Technically speaking, a blockchain is a type of database. Well, what is a database? With digital technology, it helps to think in terms of how it relates to or mimics the physical world. For example, a blockchain is a type of database in the digital world.
A database, in a way, is like filing cabinets we use in the office. Therefore, the second analogy is to think of a filing cabinet and how you use it to store information.
You have different drawers in the filing cabinet with different files organized in a certain way. For example, the files can be organized in alphabetical order. When you want a file (data), you think about what drawer it is located in, open the drawer, and take out or retrieve the file.
Think of a blockchain as many filing cabinets all chained or grouped together. Using this analogy, you can equate one drawer of the filing cabinet to one block within the blockchain.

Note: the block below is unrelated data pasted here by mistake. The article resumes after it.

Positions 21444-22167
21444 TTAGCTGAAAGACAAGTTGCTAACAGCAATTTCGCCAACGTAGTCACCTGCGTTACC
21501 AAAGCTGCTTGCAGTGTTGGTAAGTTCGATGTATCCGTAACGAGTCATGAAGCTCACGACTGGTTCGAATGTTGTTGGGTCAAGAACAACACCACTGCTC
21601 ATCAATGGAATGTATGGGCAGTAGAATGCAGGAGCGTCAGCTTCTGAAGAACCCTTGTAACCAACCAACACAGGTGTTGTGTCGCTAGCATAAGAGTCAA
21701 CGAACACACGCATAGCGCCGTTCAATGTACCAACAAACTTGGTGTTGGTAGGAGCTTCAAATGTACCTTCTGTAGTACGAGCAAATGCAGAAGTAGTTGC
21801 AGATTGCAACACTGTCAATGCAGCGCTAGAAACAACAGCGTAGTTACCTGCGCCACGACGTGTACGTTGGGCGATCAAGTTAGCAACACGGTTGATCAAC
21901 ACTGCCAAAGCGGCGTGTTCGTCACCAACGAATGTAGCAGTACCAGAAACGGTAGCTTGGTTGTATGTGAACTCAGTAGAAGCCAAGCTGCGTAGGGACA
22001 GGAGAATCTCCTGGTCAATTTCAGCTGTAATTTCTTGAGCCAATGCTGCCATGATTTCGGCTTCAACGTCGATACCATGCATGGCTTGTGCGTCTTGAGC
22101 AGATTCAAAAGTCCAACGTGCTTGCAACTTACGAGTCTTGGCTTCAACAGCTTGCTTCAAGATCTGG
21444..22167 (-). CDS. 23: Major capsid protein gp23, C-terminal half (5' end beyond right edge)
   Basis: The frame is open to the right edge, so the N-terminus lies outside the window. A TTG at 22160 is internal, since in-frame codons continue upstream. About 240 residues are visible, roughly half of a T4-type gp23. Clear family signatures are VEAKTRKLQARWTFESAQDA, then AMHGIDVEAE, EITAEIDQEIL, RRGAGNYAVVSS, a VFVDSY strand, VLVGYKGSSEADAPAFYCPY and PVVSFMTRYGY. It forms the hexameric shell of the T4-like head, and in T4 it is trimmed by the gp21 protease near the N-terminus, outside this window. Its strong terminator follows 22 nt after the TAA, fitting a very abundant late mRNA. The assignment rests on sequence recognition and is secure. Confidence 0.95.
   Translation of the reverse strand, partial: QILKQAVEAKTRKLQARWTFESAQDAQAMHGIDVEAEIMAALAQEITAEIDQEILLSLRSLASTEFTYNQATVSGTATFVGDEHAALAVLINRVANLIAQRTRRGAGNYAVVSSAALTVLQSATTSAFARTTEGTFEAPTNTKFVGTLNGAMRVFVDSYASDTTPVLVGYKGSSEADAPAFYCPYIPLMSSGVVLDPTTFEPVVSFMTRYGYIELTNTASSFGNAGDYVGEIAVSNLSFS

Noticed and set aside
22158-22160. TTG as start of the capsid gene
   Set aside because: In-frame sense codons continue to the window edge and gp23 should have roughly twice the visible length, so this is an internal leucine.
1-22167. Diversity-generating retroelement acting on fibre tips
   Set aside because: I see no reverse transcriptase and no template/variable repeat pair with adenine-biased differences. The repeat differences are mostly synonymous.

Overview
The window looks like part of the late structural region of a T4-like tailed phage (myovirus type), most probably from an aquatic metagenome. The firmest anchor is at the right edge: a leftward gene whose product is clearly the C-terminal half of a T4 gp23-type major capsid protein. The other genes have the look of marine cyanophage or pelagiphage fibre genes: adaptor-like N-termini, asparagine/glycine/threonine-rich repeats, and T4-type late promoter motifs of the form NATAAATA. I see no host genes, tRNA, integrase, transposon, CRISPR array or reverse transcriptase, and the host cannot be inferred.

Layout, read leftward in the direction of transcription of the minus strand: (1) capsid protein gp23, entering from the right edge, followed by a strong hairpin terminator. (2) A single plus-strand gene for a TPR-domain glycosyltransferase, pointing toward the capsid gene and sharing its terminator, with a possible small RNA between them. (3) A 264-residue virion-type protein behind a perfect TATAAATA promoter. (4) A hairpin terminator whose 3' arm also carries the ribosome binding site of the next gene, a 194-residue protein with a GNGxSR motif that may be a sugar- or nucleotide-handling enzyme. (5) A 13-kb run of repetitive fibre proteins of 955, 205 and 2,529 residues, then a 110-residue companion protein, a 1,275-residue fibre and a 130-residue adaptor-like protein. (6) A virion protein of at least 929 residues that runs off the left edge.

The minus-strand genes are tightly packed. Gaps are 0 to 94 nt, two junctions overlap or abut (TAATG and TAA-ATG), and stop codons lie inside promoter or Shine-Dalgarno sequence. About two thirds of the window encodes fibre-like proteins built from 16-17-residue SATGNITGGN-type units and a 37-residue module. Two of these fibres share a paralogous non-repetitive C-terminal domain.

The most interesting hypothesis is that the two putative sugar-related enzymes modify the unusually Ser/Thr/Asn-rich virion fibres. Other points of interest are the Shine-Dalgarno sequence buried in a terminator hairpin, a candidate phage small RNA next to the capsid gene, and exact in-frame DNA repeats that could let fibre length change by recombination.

Once in place, these blocks never move. Ownership of the information on the blocks can be transferred over and over to different individuals, but the blocks stay in the same location.
Each time you go anywhere on the internet looking for information, you are accessing a database that holds the information. The specific information you retrieve is equivalent to retrieving a file from the digital cabinet. A blockchain is like a file in a cabinet with information in it. Each “block” can have a bundle or group of files in it.
The information in the files cannot be altered by anyone, “it is tamper-proof.” Being tamper-proof or “unhackable” was the secret sauce that enabled bitcoin and cryptocurrencies to begin. In print, Bitcoin with a capital /B/ denotes the blockchain technology or protocol, and bitcoin with the lowercase /b/ denote the digital currency.